100. Board Integrated Risk Management Committee Report “Vulnerabilities and threats have increased both globally and locally due to the prolonged impact of the Covid-19 pandemic outbreak. The Bank adopted a more comprehensive approach towards navigating through these turbulences while enhancing the effectiveness of risk identification, monitoring and mitigation processes. Significant resources have been allocated to support the Bank and the Group delivering a resilient performance.” Mr. Rimoe Saldin Chairman Board Integrated Risk Management Committee Composition & Attendees The Board Integrated Risk Management Committee (BIRMC) comprised four (04) members throughout 2021, of which three (03) members were Non-Executive Directors as given below: Chairpersons: » Mr. Duliksha Soosaipillai - until 30th March 2021 » Ms. Aruni Goonetilleke from 5th April 2021 to 4th October 2021 » Mr. Rimoe Saldin from 5th October 2021 Other Members: » Mr Madu Ratnayake (IND/NED) » Mr Damien Fernando (NIND/NED) » Mr Jonathan Alles (MD / CEO) » Mr Rusi Captain (NIND/NED) through Alternate Director Mr Rimoe Saldin » Mr Rimoe Saldin (NIND/NED, Alternate Director to Mr Rusi Captain till 30th March 2021and Director since 30th April 2021) Other invitees from Board » Mr Devaka Cooray – Chairman, Audit Committee Brief profiles of the Directors are given on pages 70 to 75 in IR. MAJOR INITIATIVES IMPLEMENTED IN 2021 The risk of the Covid-19 pandemic impacted across the full spectrum of banking activities in 2021 and the Committee oversaw the implementation of the following initiatives supporting management of related risks: INTEGRATED RISK MANAGEMENT ICAAP was reviewed during the year to ensure capital adequacy was maintained well above minimum regulatory requirements. Stress testing was conducted for a number of variables including asset quality, asset concentrations, market risk factors etc., and the committee noted that the Bank capital adequacy levels were well above the regulatory requirement in these scenarios as well. CREDIT RISK » Implemented a state-of-the-art solution for assessing Individually Significant Loans (ISL). » Review and update Bank’s Credit and Collateral Framework policies including lending policies across Corporate Banking, SME, Microfinance, Retail Banking to ensure they are in line with Covid-19 market dynamics » Conducted periodic industry studies such as tourism, construction, agriculture and automobiles, which were significantly impacted by the pandemic and policy decisions. » Review of Credit Approval Structure against new NPAs, LRMs findings, Moratorium changes, Regulatory changes and other emerging credit risks to the loan book » Implemented RAROC across all business units in order to inculcate a risk-based pricing mechanism to measure customer relationship returns. » Strengthened controls over Margin Trading products in view of the volatility of underlying market variables. MARKET RISK » Increased review frequency of Treasury limits post the COVID-19 pandemic outbreak. OPERATIONAL RISK » Reviewed Business Continuity Policy to incorporate COVID related risks. » Developed and implemented a COVID-19 Threat and Response Matrix to support the changing working arrangements and to enhance organisation readiness. » Enhanced monitoring of Operational resilience in all DR Drills and escalation of deficits in operational resiliency in DR Drills. » Strengthened the Bank’s Operational Risk Management Framework in line with the current operating model and best practices. IT & CYBER RISKS » Carried out systemic functionality reviews, Vulnerability Assessments and Penetration Testing (VAPT) towards mitigating increased Cyber Security risks. » Reviewed policies on Information and Cyber Security to deal with emerging risks and risk assessed with regard to Bank’s Information and Cyber Security metrics against embedded and emerging risks. » Reviewed and risk assessed for Privilege Access Activities on Databases, Operating Systems and Applications of critical systems. 101 INTEGRATED REPORT 2021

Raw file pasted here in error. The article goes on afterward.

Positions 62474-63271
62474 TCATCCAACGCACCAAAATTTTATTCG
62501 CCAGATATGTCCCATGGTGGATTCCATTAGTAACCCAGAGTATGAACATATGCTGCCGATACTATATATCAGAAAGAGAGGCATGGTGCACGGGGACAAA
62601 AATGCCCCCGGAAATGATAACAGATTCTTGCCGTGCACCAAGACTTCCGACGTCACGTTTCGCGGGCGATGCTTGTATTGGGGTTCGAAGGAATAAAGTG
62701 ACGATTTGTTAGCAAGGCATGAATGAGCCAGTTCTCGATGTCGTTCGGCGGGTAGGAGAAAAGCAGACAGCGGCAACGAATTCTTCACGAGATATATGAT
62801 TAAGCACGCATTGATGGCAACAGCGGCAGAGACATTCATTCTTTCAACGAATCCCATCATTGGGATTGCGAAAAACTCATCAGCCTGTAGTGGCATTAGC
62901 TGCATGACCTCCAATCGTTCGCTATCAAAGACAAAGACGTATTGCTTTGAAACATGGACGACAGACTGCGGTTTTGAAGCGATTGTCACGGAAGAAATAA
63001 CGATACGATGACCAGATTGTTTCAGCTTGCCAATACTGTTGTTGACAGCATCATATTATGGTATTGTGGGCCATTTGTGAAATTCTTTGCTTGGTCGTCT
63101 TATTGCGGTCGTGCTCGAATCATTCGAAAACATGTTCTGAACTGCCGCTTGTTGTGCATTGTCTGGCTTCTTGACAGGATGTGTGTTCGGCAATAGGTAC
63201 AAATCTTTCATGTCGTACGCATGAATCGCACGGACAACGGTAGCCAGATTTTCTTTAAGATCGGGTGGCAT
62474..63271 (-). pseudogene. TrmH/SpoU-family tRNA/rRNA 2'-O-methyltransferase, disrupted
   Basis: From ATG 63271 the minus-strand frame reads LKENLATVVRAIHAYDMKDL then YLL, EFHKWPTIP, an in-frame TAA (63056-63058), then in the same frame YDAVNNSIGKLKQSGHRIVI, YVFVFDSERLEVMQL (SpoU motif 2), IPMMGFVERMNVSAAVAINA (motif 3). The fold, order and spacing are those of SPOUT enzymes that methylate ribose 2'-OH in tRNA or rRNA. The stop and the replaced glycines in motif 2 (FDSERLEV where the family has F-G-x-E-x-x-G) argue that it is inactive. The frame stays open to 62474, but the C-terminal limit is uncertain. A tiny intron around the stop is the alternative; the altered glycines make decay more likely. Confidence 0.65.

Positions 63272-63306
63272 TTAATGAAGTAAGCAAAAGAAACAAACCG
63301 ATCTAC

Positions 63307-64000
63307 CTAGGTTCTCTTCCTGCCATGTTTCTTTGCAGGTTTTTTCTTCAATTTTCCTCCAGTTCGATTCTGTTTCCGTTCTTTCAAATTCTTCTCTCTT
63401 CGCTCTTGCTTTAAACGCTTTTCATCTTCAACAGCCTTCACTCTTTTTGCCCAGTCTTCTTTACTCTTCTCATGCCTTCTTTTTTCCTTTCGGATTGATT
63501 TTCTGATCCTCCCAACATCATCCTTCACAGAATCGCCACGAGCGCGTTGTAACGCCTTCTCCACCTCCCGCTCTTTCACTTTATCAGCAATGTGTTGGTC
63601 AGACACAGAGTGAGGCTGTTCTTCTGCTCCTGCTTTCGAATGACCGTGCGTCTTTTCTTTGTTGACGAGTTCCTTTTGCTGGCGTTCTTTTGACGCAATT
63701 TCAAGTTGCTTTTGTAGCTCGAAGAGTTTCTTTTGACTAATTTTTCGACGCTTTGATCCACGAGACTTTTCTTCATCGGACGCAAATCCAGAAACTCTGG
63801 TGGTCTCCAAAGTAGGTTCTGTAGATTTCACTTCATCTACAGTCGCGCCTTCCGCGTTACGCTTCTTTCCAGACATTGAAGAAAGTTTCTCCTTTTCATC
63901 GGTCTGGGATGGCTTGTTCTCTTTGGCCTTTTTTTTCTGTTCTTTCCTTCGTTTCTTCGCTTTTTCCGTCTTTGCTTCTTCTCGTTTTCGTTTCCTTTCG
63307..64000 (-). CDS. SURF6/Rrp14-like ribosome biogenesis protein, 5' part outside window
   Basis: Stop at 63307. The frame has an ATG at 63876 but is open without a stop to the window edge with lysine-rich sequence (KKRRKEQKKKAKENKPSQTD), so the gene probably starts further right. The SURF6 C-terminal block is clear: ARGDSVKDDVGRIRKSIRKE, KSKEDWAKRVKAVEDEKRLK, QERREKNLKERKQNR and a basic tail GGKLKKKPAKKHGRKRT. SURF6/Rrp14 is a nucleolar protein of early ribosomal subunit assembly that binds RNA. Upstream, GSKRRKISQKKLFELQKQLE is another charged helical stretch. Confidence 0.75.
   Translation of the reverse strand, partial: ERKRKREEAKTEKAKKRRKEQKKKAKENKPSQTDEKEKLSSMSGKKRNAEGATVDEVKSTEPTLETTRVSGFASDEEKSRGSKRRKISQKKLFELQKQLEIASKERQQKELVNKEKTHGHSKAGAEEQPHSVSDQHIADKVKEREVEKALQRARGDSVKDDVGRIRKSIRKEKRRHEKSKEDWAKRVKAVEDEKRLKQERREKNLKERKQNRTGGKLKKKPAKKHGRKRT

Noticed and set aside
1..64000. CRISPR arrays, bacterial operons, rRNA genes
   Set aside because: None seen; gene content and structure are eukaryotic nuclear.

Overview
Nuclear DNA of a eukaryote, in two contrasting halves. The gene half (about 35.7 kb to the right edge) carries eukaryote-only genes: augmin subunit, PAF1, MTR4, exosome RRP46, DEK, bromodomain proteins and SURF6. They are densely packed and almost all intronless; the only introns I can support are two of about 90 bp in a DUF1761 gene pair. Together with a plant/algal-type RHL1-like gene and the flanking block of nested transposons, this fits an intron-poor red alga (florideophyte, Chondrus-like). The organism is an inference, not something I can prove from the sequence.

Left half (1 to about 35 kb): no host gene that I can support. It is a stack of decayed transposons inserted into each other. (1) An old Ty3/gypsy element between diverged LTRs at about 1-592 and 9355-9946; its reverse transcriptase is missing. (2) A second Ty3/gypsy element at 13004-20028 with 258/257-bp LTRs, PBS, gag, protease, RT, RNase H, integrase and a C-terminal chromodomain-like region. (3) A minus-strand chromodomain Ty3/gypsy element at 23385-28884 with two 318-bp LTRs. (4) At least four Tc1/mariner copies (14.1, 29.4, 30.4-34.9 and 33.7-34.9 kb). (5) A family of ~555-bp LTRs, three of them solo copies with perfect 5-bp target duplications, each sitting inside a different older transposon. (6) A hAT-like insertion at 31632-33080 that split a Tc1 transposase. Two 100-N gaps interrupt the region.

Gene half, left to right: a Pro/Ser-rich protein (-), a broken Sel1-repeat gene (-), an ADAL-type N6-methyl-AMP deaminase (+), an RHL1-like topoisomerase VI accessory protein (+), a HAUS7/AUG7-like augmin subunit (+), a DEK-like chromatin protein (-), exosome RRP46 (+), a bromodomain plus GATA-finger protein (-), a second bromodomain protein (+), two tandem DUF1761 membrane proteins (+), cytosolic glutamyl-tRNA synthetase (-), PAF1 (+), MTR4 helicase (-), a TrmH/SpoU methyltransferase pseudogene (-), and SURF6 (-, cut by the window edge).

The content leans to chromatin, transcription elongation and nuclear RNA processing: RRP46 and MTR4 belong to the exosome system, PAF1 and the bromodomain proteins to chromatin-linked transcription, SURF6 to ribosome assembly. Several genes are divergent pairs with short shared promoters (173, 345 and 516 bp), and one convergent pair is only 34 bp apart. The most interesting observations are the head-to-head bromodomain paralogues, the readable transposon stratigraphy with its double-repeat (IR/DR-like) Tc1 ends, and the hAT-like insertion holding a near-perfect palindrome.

101. Board Integrated Risk Management Committee Report Management Participants » Mr. Ruwan Manatunga (DGM Risk/Chief Risk Officer » Mr. Janath Ilangantileke (Chief Compliance Officer) Regular Attendees by Invitation » Mr Dilshan Rodrigo - Executive Director/ Chief Operating Officer » Mr Niroshana Seneviratne - DGM Internal Audit/ Chief Internal Auditor » Mr Rohan Buultjens -Chief Technology and Digital Officer » Ms Dilunika Jayasinghe - Chief Manager - Credit Risk » Mr Kushan Jayasooriya - Head of operations and Market Risk (resigned w.e.f from 30th September 2021) » Mr Sampath Weerasinghe - Senior Manager Integrated Risk Secretary to the Committee » Mr Ruwan Manatunga – DGM – Risk/ Chief Risk Officer Eligible to attend /Attended Mr. D Soosaipillai 2/2 Mr. Madu Ratnayake 10/10 Mr. Rusi Captain 2/2 Mr. Damien Fernando through Alternate Director Dr Prasad Samarasinghe 10/10 Mr. Rimoe Saldin 7/7 Mrs. Aruni Goonetilleke 6/6 Mr. Jonathan Alles - MD/CEO 3/3 Mr. Dilshan Rodrigo 10/10 Mr. Devaka Cooray 10/9 COMPLIANCE RISK » Started using Data Analytics/AI tool to improve monitoring of alerts generated by the AML system. » Captured Purpose Code when performing transactions through Digital channels to enhance the monitoring process. » Strengthened review mechanisms and Compliance Audit carried out covering critical areas in branches and departments of the Bank. » Implemented quarterly group review on Risk, Compliance Finance and Audit to ensure regular monitoring of compliance risk of Group Subsidiaries LOOKING AHEAD The following initiatives have been identified for implementation in 2022: Credit Risk » Rollout of second phase of Loan Origination System for SME and Corporate businesses. » Upgrading and integrating the IRR assessments across all businesses to their respecting loan origination modules. Market Risk » Review caps, loss limits, measurement of volatility of Forex and Securities. Liquidity Risk » Increase scope and rigour of stress testing to be better aligned with regulatory Liquid Coverage Ratio. Operational Risk » Implement a Governance, Risk and, Compliance (GRC) system to strengthen operational risk monitoring. IT & Cyber Risk » Strengthening Cyber Risk Assessment methodology. » Implement a Digital Right Management (DRM) to enforce granular level controls over data sharing with external parties 102 HATTON NATIONAL BANK PLC » Implement an End Point Detection & Response (EDR) solution to enhance security of data and detect anomalous digital traffic and anomalous behavioural activity in the Bank’s IT systems Group Risk » Further Strengthen periodic assessment of Group Risk and Compliance monitoring. Compliance Risk » Enhance monitoring of Trade Based Money Laundering by monitoring Dual Usage of goods and Vessel Tracking, by linking the Dow Jones data base to the Trade core banking system through API connections. » Implement ITRS project (International Transaction Reporting System) initiated by CBSL to automate various International, Trade and Treasury related reports. SUMMARY OF BIRMC CHARTER Establishing a risk management framework that proactively supports the assessment, evaluation, monitoring and management of risk whilst creating a strong risk culture and supporting the Bank’s strategic objectives. Decisions are made in compliance with the Bank’s internal risk policy guidelines and regulatory supervisory requirements and corrective actions are taken to mitigate risks taken beyond the risk tolerance set by the committee. PRIMARY RESPONSIBILITIES OF BIRMC The terms of reference set out by the Board of Directors, include the following: » To ensure that the Bank and its subsidiaries have an enterprise wide comprehensive risk management framework, appropriate compliance policies and risk management systems in place » To assess all risk types, including but not limited to: credit, market, liquidity, operational and strategic/reputational risks /information and cybersecurity risk to the Bank are managed through appropriate risk indicators and management information and mitigants established » To ensure risk assessments and mitigating actions are taken in accordance with